<steve at tropheus.demon.co.uk> wrote:
> During my 20 years working on artificial neural networks I have become
> more and more convince that they have very little similarity to the
> real neural networks in the brain. I'm not aware of any biological
> equivalent to the weights and bias in an artificial neuron. If such
> weights exist then I would suggest that they are set and adjusted by
> the local release of neuro-chemicals rather than by some action
> similar to back propagation in artificial neural networks.
I don't know, if I have this 100% right, but I'll just give it a try.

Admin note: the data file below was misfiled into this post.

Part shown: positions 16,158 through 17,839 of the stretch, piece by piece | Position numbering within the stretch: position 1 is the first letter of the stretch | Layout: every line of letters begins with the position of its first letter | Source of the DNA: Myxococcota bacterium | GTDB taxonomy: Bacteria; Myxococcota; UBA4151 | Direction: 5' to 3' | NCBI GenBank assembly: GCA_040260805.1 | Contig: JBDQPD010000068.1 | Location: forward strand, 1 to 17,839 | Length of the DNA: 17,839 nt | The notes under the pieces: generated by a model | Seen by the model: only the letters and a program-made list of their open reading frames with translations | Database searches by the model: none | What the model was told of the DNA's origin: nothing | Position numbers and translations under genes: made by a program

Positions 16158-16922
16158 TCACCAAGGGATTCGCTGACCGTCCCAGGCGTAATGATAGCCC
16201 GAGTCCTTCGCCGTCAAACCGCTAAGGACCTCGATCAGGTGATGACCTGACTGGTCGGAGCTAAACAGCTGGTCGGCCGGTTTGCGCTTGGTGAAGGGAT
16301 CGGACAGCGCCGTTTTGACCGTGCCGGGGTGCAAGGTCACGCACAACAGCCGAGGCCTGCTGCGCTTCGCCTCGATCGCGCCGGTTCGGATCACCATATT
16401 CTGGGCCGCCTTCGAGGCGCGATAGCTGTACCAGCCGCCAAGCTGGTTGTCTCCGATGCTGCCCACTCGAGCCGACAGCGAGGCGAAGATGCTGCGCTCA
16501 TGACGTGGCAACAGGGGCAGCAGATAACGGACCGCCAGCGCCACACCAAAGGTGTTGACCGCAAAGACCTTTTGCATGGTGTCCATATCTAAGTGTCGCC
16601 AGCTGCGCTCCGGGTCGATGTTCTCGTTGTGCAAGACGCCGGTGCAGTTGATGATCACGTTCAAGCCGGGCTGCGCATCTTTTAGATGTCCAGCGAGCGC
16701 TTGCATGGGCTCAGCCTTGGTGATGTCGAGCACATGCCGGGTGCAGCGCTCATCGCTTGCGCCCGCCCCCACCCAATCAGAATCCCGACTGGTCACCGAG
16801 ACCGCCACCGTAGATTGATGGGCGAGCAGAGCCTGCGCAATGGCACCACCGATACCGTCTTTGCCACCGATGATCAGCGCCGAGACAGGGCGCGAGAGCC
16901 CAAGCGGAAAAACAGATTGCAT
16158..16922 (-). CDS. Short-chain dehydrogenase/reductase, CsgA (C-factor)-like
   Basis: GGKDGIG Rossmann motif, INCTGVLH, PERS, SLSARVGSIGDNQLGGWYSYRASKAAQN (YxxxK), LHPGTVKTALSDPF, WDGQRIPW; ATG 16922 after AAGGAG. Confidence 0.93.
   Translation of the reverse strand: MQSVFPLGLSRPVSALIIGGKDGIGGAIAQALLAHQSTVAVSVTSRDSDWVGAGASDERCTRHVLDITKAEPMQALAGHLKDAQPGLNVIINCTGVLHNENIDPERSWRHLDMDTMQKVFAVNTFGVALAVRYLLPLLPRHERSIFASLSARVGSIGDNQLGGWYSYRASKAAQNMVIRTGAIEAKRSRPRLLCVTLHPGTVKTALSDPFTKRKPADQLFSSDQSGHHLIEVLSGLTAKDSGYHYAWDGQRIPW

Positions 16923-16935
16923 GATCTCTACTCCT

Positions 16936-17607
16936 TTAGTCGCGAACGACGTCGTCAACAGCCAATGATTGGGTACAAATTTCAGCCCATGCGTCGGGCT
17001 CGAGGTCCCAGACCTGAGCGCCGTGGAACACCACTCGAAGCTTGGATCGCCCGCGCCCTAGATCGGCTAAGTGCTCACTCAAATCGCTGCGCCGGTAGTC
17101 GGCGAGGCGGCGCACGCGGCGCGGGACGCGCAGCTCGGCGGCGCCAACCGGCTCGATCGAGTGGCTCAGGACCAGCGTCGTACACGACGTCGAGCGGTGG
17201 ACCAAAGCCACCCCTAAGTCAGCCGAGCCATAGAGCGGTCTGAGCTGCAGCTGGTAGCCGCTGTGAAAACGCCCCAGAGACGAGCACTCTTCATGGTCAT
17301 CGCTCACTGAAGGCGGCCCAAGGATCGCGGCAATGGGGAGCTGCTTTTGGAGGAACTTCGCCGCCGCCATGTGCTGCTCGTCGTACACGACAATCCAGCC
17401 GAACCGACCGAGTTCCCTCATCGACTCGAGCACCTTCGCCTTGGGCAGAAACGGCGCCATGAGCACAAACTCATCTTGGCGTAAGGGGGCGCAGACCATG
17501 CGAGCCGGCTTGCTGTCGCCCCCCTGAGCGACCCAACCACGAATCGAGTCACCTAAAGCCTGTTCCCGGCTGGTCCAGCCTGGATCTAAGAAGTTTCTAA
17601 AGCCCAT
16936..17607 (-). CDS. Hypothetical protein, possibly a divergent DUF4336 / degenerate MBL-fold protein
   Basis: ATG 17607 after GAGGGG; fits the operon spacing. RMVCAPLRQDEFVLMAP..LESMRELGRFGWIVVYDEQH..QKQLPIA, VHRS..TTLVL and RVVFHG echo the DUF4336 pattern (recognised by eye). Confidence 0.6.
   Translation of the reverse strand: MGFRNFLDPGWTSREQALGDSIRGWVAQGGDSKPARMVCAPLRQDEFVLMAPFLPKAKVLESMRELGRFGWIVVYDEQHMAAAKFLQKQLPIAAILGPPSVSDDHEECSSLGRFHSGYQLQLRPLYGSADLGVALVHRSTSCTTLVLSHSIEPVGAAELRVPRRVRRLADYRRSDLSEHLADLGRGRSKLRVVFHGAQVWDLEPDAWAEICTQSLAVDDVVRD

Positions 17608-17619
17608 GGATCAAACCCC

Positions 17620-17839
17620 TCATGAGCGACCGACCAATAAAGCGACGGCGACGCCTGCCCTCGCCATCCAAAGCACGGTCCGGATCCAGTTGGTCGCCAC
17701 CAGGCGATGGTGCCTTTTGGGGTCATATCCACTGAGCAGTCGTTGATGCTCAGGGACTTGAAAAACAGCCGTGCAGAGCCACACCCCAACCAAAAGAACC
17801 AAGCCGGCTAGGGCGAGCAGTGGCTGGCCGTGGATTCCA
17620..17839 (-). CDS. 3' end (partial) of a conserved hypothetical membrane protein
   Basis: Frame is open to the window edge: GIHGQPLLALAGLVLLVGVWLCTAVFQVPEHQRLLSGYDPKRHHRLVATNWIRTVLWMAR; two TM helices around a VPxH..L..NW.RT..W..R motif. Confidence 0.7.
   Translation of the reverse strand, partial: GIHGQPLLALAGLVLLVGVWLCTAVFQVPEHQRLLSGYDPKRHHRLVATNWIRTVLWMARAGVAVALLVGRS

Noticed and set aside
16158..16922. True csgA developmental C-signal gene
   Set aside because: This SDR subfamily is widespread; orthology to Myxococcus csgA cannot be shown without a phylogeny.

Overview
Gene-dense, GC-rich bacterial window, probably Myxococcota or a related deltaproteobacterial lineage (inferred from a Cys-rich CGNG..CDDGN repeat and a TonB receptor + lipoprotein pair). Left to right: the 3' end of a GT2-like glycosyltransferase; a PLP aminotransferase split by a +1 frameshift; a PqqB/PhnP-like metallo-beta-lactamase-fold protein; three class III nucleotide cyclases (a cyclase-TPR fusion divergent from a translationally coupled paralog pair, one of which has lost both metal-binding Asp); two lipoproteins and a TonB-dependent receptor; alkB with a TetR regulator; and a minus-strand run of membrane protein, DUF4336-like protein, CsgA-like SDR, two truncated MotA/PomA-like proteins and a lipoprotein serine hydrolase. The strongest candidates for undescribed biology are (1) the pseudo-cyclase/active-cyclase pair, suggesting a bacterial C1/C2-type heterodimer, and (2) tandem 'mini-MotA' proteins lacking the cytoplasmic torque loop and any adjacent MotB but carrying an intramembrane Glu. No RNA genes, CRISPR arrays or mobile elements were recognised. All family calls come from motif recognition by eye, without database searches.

Neural Network does not neccesarily mean artificial. Artificial networks
would be what you find in applications like databases, face-recogniton,
etc. Neuronal Networks on the other hand are computerbased simulations
of biological neurons and networks consisting of them.
In a neuron the weight of a synapse can be described through three
1)the number of neurotransmitter release-sites
2)the probability of neurotransmitter release from the pre-synapse
following an actionpotential
3)the density of receptors on the post-synapse
The synaptic weight is a construct which is directly proportional to
these three effects.
Christian Wilms (melvin at gmx.de)